HEISINGBERG behind the Scenes

by Dr. Stylianos Kazazis, UBITECH

The modern world is increasingly data and information-driven, while the growth of our interconnected societies is underpinned by the continuous improvement of digital computational technologies and architectures. This comprehensive digitization will allow for the optimization of energy and resource usage, helping to alleviate the strain on planetary resources. The ever-growing number of variables and constraints in real-life optimization problems, however, requires improved computational efficiency, that conventional von Neumann architectures struggle to provide as they are reaching their scalability and power efficiency limits. Beyond traditional computing platforms, several optical classical and quantum spin simulators have been proposed as alternatives and are being actively developed, promising superior speeds along with robust reconfigurability, low power consumption, and hardwired parallel processing. These systems aim to provide faster and cost-effective computational solutions for specialised problem classes and cases of data-intensive (big-data) tasks and optimizations.

Optical annealer devices map a system observable to a minimizor variable of a given problem and allow the system to naturally evolve towards the minimum of the mapped cost function. In this case, the inherently fast dynamics of these systems dictate the time to the solution, which can be orders of magnitude faster than classical computers, especially for large numbers of optimization elements. Effectively such systems are analogue machines that bootstrap the underlying physics of well-studiedphysical systems which can be efficiently controlled by employing mature advances of optoelectronic technologies.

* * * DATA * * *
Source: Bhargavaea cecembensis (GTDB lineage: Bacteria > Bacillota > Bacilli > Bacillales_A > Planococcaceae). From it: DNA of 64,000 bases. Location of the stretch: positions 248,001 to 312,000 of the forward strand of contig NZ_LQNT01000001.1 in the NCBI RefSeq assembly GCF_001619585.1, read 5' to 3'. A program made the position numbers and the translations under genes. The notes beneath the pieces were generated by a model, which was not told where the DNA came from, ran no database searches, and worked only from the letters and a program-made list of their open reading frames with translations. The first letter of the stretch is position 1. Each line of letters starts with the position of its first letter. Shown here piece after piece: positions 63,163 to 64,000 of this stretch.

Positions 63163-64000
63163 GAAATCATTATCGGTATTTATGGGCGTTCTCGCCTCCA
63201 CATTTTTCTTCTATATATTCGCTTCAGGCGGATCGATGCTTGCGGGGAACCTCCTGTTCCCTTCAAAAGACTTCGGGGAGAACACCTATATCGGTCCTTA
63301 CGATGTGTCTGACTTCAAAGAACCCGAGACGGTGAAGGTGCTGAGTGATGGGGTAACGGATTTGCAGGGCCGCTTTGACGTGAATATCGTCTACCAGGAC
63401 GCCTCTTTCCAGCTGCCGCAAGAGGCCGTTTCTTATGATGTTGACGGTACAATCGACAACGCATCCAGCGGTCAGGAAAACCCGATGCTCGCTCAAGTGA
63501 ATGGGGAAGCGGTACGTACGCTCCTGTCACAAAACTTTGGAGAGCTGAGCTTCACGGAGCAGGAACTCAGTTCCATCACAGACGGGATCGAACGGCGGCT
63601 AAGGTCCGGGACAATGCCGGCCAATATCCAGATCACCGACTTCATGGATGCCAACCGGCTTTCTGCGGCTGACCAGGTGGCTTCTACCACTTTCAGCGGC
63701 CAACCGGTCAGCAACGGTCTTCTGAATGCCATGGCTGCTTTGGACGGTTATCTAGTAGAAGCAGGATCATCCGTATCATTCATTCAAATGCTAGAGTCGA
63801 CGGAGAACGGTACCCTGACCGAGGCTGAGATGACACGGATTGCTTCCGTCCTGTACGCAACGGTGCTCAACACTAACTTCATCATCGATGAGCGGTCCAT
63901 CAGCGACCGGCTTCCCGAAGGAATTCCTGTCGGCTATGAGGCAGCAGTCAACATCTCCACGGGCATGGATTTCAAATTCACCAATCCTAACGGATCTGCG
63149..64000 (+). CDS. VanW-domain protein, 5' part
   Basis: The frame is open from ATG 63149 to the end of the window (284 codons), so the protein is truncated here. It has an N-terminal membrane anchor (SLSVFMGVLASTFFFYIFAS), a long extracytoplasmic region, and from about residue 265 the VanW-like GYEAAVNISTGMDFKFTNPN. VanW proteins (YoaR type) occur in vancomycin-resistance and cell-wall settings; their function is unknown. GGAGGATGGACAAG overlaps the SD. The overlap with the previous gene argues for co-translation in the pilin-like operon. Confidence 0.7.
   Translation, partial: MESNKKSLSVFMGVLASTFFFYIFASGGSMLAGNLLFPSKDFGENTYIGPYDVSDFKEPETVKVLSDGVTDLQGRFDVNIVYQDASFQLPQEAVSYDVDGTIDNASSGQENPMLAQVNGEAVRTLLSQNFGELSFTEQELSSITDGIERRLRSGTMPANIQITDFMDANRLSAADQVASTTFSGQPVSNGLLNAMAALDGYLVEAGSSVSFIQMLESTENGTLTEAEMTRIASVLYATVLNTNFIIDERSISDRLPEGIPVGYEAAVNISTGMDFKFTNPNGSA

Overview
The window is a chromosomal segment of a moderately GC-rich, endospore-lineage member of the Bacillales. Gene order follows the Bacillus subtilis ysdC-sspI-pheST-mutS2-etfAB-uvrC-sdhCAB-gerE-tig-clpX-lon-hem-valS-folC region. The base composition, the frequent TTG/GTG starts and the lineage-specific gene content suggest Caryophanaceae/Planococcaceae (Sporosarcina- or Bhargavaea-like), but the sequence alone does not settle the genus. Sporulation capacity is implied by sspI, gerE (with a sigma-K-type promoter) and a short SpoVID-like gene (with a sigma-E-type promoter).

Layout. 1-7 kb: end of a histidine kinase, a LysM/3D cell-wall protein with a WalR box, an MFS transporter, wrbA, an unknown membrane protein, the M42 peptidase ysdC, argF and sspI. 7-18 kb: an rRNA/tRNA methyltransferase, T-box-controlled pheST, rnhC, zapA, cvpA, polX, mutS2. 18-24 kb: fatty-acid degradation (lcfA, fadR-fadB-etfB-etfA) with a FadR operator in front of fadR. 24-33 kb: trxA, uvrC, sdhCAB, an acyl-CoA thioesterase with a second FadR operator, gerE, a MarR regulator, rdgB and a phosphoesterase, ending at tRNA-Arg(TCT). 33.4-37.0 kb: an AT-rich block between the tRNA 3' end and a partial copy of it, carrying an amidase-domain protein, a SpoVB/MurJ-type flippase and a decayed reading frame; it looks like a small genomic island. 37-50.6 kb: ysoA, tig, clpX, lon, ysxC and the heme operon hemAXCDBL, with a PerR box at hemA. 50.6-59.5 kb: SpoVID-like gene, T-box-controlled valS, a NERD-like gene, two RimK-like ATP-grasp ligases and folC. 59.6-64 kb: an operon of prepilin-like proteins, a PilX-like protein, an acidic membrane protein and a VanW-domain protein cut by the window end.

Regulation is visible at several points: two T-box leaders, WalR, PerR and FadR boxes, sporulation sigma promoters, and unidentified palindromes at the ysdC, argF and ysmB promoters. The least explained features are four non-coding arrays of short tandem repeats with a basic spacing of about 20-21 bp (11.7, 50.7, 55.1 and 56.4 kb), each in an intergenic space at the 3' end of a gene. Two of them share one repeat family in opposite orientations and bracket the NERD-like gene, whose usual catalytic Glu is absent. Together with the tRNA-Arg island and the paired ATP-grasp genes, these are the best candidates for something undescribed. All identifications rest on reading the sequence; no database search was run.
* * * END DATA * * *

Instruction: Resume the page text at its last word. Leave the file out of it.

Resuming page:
HEISINGBERG proposes an alternative approach to existing quantum simulators exploiting the mature technology of spatial light modulation. The latter introduces a range of advantages that mitigate systemic bottlenecks associated with the scalability and applicability of these devices, with the most pronounced of these being: i) cost effective, ii) easily programmable, iii) environmentally friendly (low power consumption <1kW), iv) scalability, and v) noncryogenic operation. Moreover, the investigation into novel annealing algorithms for XY Hamiltonians will contribute to the growth of quantum algorithms employed by state-of-the-art quantum annealing machines.

In this context, HEISINGBERG aims to develop a novel information processing platform, based on the XY spin Hamiltonian, as a scalable energy efficient alternative to current state of the art quantum simulators, considering experimental, theoretical, algorithmic and control aspects. The project is designed to fully develop and deliver:

i. the core optoelectronic system hardware

ii. a novel approach to encode spins and control their mutual couplings,

iii. custom-tailored algorithms for the optimisation of the annealing process as well as the optimal mapping of real-life problems,

iv. a generalisation of the existing theoretical model to account for the quantum operation regime,

v. advances in experimental realisation and measurements for the quantum operation, and finally,

vi. a dedicated control and interfacing software for the robust deployment of the machine.